I am convinced that computers and their related technologies (video disks, compact disks, video cassette recorders, MIDI, satellite earth stations, E-Mail, FAX, etc.) are the most important things to happen to English language arts teaching since the invention of the pencil. I want to hasten the day when English teachers may employ with confidence the new technology for more effective learning than has been ever possible before. My on-going experiences, experiments and research in this area have made me certain that the revolution is at hand. We are at the parturition -- the first blossoming of this vernal hybrid of mind and machine.

Because teachers do not have a lot of control over curriculum -- this is directed by the Department of Education (Wilson et al,1991,1987; Osborne,1984; Newton, 1981) -- what I have done in the classroom is to integrate computers into the existing curriculum along the lines of PSI or the Personalized System of Instruction which was developed by Fred Keller (September,1984) long before the Computer Age. I believe, however, that this concept may be employed in almost any of the courses in the curriculum.

 So far I have found that most teachers have not had the time, incentive, training, or desire to enter the world of computers (See Appendix 1) nor have there been very convincing reasons to do so. Teachers cite the complicated, expensive, confusing hardware, inadequate training courses, too few machines to go around, generally poor and inadequate software, constant obsolescence, lack of assistance from school divisions and departments of education and no place in an already crowded and overworked day to squeeze in this interloper which threatens to take away already scarce teaching jobs. I have been trying to convince my colleagues, for some time now, that computers are here to stay and that they should be viewed as a valuable tool in all areas of education.

I know, through my experience as a classroom teacher, that teachers do not have enough time to actually analyze the teaching methods they are using. They experiment a bit with different techniques, but seldom think through what they are doing, or the fundamental questions about what they are doing or why. Probably the only time this is done is during a summer or evening school university course; possibly a good case for continuing teacher education.  Few working teachers have the time to develop a system of instruction that is based on what we know about learning and behaviour. Most teach the way they were taught which generally means group instruction and the lecture method.

The fact is that learning is an individual phenomenon. However, the traditional group method assumes that all the students in a given class are much the same, with the result that the emphasis is on teaching to the middle. Some students are bored because of the slow pace, while others have no idea as to what is going on. If the material is cumulative, then the slower student gets further and further behind. The students are generally required to sit and listen, but as Dewey (1897,1900,1933,1938) insisted, you learn by doing. Another problem is that there is really very little occasion for students to do anything during group instruction, nor is there much opportunity for personal contact. Further, the units of instruction are usually much too big. Teachers cover a lot of ground before they ever give students the opportunity to find out how they are doing. Students have to go a long time before there is any reward for studying and even then, the rewards are usually too late to be effective.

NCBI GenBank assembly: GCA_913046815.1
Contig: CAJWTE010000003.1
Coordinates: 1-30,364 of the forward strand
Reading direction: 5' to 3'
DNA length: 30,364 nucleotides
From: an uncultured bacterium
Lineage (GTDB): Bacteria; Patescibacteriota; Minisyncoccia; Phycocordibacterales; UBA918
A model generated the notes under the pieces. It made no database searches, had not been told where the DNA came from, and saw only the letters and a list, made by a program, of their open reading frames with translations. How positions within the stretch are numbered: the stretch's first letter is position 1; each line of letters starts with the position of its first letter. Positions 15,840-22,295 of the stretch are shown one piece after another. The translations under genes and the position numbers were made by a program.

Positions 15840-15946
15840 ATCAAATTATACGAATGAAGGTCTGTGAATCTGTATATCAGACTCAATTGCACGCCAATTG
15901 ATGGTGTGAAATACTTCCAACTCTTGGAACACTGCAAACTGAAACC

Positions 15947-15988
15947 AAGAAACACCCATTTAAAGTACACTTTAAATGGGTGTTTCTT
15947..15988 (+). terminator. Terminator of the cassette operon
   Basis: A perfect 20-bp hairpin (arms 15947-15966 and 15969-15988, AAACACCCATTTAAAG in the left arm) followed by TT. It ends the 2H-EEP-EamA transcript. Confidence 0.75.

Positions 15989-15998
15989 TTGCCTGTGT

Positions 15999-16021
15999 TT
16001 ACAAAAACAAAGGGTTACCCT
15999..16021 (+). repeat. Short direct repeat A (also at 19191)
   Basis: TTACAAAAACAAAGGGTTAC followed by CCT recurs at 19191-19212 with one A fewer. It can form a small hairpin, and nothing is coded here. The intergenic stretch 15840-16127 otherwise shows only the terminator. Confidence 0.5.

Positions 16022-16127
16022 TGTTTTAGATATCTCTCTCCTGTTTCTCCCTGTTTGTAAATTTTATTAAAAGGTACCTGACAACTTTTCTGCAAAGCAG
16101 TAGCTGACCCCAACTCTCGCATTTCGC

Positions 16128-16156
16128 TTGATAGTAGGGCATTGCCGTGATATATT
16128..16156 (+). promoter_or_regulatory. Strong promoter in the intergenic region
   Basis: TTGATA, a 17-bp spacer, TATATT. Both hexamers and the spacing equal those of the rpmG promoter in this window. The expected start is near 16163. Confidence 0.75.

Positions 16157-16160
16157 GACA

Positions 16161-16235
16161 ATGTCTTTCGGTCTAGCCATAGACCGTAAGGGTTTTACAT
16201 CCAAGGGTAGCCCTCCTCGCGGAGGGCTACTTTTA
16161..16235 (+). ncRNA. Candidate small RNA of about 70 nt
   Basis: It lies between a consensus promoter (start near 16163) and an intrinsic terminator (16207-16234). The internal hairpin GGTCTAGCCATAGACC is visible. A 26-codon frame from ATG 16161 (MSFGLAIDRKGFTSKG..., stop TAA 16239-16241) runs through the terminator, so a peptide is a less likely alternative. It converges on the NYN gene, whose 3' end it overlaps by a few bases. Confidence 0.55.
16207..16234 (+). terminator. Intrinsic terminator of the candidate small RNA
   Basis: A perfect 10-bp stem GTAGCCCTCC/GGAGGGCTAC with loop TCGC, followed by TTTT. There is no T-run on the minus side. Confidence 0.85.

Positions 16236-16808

Of all the subjects in the existing curriculum, it is, perhaps, the pervasive English Language Arts which has gone furthest to address the concerns I have expressed, to this point. English Language Arts is simply one of several subjects traditionally taught in schools, but because of the close connection between language and thought, the language arts are the basis of all learning. I have found that student abilities in the different areas of the English Language Arts are highly and positively related and similarly, there are positive correlations between all academic subjects. The able student seems to do well in all academic subjects, and the less able student seems to do less well in all subjects. Because of this pervasiveness of English Language Arts and because there is already a strong flexible curriculum in place for the high school years, I have chosen this area to show how modern computer-related technology can be integrated into an existing curriculum, to spearhead learning into Century 21.

WRITING STAGES

It has become standard practice to divide the writing process into three parts (Parker,1990): pre-writing, writing or composition, and post-writing (Brandvik,1990). This system offers many advantages, the most important probably being that it allows apprentice writers to focus on parts of the process, instead of forcing them always to contemplate (and to be daunted by) the finished product. "Pre-writing" concerns gathering materials and ideas and planning a piece of writing. "Writing" is about composing a paper, keeping track of its coherence, and preventing "stuckness." "Post-writing" is about formatting, editing and revising. Among mature writers who develop their own styles, these stages become less distinct, but at this stage in writing development, most students need the structure. I try to present the word processor as a metaphor for the sort of "space" in which a piece of writing exists in the mind and this often gets students used to the idea that text is as malleable as clay and as structural as a building (Kress,1987:10). I also suggest that they think of the computer as an audience and of the cursor, blinking intelligently and attentively at the writer, as encouraging further effort. Add to this the concept that the writer needs a toolbox from which may be drawn tools to construct many different types of creations, and a whole new strategy for writing takes form. Too often, writing is presented to students as a seamless whole and they think of it as something to which they have little access -- that it must spring from their minds full blown and as such it will have little conscious input from them. Classes do not have difficulties with writing -- individuals do -- and the technology now exists to recognize that fact and to deal with students as individuals.